Not much to speak of going on right now, so I have worked up a collection of items that do not, individually, seem to warrant posts of their own.
I may have mentioned that, soon after the transplant, my hair, which I previously had cut very short but not shaved, began coming out in clumps. One had only to touch it to make it fall out. It was flying around everywhere. So one day, after being dismissed from the IPOP clinic, instead of returning to the apartment as usual, we instead sought out the local outpost of Image Recovery Centers, which specializes in helping cancer patients deal with their appearance issues, and which is located right there in the cancer center. I wasn't interested in their collection of wigs, but they do have a little salon where one can have one's head shaved. I don't know whether the all-female staff is selected for, or is just trained to exhibit, what appears to be the defining personality trait of the place: a soothingly calm demeanor so reassuring and relaxing that one is caused to feel deeply at ease, if not to fall asleep. Once I was shorn, we got out of there before we had the chance to do anything foolish, such as purchasing one of the New Age-y CDs or aromatherapy kits on offer. At this point, I am getting a little bit of peach fuzz on my skull, but I still must wear a hat or cap, even indoors, to avoid feeling a draft up there.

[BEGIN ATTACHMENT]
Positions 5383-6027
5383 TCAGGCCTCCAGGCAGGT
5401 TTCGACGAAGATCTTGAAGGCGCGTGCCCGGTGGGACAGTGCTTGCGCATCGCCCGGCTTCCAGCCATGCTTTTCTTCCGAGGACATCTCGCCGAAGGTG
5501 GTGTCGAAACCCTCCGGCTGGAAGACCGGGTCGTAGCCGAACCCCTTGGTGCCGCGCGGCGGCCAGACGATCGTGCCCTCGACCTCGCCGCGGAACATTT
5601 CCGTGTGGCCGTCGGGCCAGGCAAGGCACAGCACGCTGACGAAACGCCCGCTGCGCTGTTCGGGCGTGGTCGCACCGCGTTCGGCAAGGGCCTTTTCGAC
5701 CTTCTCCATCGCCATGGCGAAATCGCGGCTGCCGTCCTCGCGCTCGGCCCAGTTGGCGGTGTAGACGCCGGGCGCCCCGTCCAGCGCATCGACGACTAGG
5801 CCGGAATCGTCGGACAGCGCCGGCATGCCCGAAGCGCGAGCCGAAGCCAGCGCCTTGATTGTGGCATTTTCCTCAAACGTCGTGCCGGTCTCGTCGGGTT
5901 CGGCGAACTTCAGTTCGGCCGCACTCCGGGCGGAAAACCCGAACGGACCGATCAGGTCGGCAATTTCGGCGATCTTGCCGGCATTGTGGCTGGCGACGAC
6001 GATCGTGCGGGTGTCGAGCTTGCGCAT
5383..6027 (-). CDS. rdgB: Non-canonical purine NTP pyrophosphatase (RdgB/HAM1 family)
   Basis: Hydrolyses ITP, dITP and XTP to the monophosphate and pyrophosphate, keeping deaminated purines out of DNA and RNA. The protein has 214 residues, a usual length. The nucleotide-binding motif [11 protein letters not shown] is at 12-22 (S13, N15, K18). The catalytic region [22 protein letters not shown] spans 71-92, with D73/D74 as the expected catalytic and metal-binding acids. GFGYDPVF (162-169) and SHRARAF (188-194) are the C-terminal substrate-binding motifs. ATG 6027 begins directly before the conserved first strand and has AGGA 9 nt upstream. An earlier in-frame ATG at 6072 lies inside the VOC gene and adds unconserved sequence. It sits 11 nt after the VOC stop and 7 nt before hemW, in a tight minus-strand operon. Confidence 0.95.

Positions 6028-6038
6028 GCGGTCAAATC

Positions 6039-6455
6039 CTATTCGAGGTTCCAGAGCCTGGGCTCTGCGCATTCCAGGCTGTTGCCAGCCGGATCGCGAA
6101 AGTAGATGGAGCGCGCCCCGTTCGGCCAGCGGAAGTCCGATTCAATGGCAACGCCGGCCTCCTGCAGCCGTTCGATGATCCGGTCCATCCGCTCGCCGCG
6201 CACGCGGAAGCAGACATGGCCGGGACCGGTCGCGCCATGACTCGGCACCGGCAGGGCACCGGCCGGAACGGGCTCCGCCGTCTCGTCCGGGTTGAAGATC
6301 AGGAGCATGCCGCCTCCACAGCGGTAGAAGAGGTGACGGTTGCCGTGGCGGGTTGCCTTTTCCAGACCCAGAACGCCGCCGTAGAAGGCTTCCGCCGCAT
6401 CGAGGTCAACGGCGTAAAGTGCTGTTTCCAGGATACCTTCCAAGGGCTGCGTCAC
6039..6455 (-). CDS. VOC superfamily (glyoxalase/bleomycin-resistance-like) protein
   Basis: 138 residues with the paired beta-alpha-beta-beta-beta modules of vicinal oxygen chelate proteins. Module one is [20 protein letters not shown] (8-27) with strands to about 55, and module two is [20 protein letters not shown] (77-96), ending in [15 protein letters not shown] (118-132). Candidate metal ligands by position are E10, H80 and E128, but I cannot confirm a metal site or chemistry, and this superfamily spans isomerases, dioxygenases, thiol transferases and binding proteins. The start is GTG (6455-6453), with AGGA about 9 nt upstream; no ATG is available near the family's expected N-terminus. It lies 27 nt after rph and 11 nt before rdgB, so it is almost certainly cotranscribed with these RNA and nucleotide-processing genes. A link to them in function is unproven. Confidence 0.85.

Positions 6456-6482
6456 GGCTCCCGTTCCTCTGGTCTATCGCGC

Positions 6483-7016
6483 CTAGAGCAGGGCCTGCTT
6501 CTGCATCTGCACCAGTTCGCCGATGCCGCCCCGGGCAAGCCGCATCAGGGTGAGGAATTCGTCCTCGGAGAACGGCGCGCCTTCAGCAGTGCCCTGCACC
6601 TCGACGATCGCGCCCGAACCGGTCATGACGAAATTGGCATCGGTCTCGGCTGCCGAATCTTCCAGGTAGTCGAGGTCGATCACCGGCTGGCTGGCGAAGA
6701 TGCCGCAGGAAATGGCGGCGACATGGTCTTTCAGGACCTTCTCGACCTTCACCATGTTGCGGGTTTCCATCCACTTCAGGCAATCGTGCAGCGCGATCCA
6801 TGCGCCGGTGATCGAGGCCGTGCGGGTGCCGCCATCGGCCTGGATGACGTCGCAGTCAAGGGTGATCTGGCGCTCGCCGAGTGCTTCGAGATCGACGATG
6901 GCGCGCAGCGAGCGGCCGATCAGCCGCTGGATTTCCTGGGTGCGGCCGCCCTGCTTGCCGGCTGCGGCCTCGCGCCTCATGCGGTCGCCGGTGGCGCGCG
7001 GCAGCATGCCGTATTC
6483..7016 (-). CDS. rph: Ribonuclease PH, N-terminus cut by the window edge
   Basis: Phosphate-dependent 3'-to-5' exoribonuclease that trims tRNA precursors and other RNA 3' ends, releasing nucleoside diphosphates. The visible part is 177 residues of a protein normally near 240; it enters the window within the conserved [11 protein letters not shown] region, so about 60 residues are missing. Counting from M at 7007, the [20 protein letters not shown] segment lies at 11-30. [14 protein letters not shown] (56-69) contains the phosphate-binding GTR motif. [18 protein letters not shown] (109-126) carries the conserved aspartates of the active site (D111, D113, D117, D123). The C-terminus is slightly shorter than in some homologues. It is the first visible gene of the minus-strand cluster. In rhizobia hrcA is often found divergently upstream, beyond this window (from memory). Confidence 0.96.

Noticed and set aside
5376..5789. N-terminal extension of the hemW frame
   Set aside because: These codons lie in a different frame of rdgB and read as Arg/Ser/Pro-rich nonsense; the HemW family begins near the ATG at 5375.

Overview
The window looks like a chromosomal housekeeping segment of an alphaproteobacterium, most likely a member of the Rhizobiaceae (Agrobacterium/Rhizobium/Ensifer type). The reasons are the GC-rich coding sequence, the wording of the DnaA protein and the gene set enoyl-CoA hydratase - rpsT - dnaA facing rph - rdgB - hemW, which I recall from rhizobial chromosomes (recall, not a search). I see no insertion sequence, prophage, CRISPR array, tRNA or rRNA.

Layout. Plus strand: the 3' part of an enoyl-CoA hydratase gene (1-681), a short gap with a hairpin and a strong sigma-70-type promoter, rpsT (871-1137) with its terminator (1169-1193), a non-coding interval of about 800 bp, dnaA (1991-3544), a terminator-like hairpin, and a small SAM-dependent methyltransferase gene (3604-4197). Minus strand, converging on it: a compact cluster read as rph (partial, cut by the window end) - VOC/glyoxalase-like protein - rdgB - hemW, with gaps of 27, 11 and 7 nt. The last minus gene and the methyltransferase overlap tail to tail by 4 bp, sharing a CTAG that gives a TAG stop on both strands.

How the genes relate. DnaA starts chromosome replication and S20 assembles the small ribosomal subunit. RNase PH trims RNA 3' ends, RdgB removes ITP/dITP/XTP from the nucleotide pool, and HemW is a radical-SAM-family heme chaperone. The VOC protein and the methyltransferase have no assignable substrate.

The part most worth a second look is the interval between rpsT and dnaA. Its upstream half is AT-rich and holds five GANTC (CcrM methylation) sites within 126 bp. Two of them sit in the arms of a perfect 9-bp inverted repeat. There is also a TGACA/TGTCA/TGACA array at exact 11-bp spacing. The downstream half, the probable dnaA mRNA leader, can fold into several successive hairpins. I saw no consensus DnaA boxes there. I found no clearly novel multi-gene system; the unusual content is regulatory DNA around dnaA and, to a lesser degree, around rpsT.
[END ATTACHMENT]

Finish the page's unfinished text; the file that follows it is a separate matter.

In the first several weeks after the transplant, I had some problems with short-term memory loss. Huong would speak of some recent incident as if she expected me to know what she was referring to, and I would be able to come up with nothing about it, as if it had never happened. This was of course disorienting and frightening, but this symptom is apparently both relatively common and short-lived, and has faded with time. But now I am noticing an interesting symptom involving longer-term memories. I find that I sometimes project my latter-day damaged self into memories of past incidents that actually occurred (I think), but that predated the onset of my illness. Whenever I realize that I am doing this, and attempt to repair the memory by replacing the "sick" self with the original "well" self that surely belongs to it, I sometimes find I am unable to do so, and I begin to lose confidence in the memory as a whole.
Whatever the degree of success that has been attained by the transplant, it cannot have repaired the many cancer-caused lytic lesions peppering my spine and ribs. The Christiana oncologist has indicated that it is his intention to eventually resume the bisphosphonate therapy (probably consisting of monthly Aredia IVs, as before the transplant) as a countermeasure. This reminds me of an incident that occurred the last time I received a dose of Aredia. I was seated next to a man who turned out to be a 10-year multiple myeloma survivor. He was first diagnosed when he was about my age, and endured a successful bone marrow transplant. He is now on maintenance therapy that is nearly identical with my induction therapy (Revlimid plus dexamethasone plus Aredia); but unlike in the case of my induction therapy, he is stuck with taking these drugs continuously, as far into the future as anyone can now see. So for me, his story was composed of both encouragement and discouragement, in equal parts.